So given the Matrix outage, I went and made an XMPP account.

People like to talk down flagship servers in the federated ecosystem, but honestly hunting down an xmpp server as a host with was a pretty needless exercise. I went with Are they any good? No idea!

It didn't help that out of the pro-XMPP posts boosted into my TL, not one of them recommended a particular instance to set up an account. Without recommendations, I default to wanting something authoritative.

More Matrix/XMPP blathering 

More Matrix/XMPP blathering 

More Matrix/XMPP blathering (end) 

@ishara XMPP is really geared toward setting up your own server, imo. That's when all the benefits of it shine. Worth checking out for a good guide on setting up Prosody with modern defaults.

The reason XMPP feels more personal is because it *is* more personal. It's not public. It's private direct messaging. Meanwhile, the majority of Matrix usage has been as an IRC clone, which focuses on public rooms that can be joined/left by anyone.

@ishara Although, seeing you chose, I'd have to say that yes they seem quite good as a public host. Because that's really what an XMPP server is. It's just like an email server. The reason it was harder to choose where to sign up is because there's no "flagship" or superior option. They're basically all the same, as long as they're up-to-date and configured properly. In the email world, most people choose Gmail or Outlook because that's just what most people are aware of.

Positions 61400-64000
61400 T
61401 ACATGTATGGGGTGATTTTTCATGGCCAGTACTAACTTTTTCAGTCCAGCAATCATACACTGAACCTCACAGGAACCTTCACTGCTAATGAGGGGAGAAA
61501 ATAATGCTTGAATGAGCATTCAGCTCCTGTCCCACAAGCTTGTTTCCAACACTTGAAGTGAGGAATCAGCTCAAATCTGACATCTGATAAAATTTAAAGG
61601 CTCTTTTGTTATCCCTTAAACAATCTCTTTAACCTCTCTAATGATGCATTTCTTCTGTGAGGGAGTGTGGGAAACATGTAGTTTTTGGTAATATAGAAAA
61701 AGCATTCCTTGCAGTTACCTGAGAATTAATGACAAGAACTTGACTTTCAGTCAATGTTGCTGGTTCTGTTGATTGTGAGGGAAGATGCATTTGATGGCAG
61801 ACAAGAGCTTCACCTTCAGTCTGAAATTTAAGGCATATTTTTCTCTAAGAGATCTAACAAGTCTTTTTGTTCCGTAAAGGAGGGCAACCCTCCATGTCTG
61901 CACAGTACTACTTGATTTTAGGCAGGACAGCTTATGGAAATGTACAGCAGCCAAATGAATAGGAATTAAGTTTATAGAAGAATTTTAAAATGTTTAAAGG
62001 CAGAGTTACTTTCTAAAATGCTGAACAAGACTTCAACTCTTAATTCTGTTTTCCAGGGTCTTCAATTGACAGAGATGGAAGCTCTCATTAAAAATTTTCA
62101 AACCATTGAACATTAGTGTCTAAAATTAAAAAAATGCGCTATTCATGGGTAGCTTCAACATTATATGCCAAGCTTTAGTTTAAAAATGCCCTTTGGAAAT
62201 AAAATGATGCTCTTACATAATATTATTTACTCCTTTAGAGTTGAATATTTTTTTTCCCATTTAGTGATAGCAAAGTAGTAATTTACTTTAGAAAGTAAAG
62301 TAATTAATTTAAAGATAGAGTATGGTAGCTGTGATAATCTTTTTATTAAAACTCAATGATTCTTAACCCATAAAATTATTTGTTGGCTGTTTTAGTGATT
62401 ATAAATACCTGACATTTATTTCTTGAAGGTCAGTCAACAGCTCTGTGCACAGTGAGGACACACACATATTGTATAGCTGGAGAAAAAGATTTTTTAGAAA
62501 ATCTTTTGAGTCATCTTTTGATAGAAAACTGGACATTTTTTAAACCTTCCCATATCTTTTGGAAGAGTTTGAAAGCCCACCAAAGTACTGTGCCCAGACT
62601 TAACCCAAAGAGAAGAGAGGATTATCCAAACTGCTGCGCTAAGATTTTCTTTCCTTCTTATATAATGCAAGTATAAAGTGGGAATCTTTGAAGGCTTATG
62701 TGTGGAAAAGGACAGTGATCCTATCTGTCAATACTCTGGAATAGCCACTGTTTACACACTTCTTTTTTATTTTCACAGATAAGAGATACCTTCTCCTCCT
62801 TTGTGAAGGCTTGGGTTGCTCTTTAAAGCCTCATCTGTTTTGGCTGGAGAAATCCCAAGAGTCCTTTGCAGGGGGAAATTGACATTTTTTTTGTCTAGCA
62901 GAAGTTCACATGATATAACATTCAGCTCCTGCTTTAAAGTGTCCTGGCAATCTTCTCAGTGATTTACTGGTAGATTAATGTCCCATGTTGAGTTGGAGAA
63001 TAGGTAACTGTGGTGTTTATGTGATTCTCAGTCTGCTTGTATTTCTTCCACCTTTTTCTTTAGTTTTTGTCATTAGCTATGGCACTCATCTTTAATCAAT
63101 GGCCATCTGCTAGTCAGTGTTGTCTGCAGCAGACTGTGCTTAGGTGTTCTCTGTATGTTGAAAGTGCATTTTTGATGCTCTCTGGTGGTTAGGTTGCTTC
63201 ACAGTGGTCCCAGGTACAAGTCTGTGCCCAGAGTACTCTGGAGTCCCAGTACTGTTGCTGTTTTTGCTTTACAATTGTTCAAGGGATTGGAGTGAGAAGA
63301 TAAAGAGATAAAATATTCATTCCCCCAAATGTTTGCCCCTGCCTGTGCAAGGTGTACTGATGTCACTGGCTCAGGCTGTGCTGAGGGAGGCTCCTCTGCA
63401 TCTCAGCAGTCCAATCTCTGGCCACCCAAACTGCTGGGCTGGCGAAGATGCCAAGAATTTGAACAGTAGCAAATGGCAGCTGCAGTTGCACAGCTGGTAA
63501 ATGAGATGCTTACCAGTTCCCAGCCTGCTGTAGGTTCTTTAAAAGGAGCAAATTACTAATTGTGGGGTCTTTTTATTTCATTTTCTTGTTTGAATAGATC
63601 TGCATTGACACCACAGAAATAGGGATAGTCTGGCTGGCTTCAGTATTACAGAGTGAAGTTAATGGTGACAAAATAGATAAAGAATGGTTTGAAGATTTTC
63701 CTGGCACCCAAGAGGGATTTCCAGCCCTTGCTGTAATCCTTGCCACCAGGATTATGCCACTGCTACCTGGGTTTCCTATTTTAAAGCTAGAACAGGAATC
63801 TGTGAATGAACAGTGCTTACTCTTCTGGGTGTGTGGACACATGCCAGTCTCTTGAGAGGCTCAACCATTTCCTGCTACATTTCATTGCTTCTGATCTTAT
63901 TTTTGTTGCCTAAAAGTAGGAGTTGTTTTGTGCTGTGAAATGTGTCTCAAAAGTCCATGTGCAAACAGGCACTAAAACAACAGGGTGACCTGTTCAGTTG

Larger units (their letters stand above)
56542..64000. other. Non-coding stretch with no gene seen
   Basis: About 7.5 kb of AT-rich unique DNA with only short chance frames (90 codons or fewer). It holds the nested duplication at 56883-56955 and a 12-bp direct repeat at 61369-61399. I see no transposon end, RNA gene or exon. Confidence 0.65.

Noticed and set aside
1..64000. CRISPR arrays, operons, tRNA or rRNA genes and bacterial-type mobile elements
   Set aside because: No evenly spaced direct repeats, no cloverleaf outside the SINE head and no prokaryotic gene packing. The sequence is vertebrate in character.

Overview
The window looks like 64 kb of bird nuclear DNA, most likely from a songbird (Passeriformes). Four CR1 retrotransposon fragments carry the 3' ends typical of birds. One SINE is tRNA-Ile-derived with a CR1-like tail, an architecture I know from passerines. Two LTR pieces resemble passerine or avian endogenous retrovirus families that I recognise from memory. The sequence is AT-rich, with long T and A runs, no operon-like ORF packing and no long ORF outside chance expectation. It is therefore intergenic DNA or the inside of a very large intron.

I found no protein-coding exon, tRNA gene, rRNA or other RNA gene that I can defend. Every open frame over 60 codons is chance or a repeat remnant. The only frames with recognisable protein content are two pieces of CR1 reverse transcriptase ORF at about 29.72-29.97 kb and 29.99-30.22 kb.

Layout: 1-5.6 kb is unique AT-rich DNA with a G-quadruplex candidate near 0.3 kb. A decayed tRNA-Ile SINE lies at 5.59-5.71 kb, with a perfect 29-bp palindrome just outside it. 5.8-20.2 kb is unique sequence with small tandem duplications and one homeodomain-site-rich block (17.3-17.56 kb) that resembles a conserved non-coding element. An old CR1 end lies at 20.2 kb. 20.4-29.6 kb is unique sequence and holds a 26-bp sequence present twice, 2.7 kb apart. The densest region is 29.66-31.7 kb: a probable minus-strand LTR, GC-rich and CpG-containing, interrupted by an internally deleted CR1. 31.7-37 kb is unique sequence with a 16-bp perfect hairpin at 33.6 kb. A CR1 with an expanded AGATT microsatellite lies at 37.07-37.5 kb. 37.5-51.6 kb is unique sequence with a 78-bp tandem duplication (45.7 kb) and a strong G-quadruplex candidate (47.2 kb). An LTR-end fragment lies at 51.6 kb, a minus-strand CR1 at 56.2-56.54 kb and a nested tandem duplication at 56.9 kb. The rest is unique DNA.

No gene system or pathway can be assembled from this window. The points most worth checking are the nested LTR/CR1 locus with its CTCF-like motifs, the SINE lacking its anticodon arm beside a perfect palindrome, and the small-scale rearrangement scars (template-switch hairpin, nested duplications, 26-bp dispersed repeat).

@ishara There's a good article explaining the separation you feel between XMPP and Matrix, in the way they have ended up today:

tldr: all communication falls into 1 of 3 categories:
1) Personal (direct chats)
2) Private (group chats)
3) Public (room chats)

Historically, XMPP fills 1 quite well, even though it can do 2+3 with MUC (multi-user chats) -- it's just not as clean.

IRC was written to do 3, and to do it efficiently. That's why it doesn't really do 1+2 well.

@ishara Slack, Discord, and Matrix all inherit their main design from IRC (room/channel based) and thus naturally predispose themselves to case 3 better than 1 or 2.

I personally use IRC for 3, XMPP for 1, and only really need a clean way to do 2. I see 2 as a closer extension of 1 (i.e. direct chats that add more participants) than it is an extension of 3 (i.e. rooms with restricted entry). But you can certainly extend your metaphors in either direction.

@ishara Note: nothing in the protocol really prevents either XMPP or Matrix from addressing all use cases -- but rather, the protocol lends itself to certain client apps being created. XMPP's focus on delivery has caused more messengers to be written (and thus be terrible for handling big public rooms). Matrix's focus on rooms has caused Riot to look a lot like Slack or Discord (and thus be terrible for direct chats).

@trwnh That's a great article that articulates a lot of feelings I've expressed in much less eloquent ways.

I definitely think that it's OK to have different programs/infrastructure to handle those kinds of chats: you don't need fine-grained permissions systems in a 1-1 chat room like you do in a huge public IRC channel.

Sign in to participate in the conversation

Server run by the main developers of the project 🐘 It is not focused on any particular niche interest - everyone is welcome as long as you follow our code of conduct!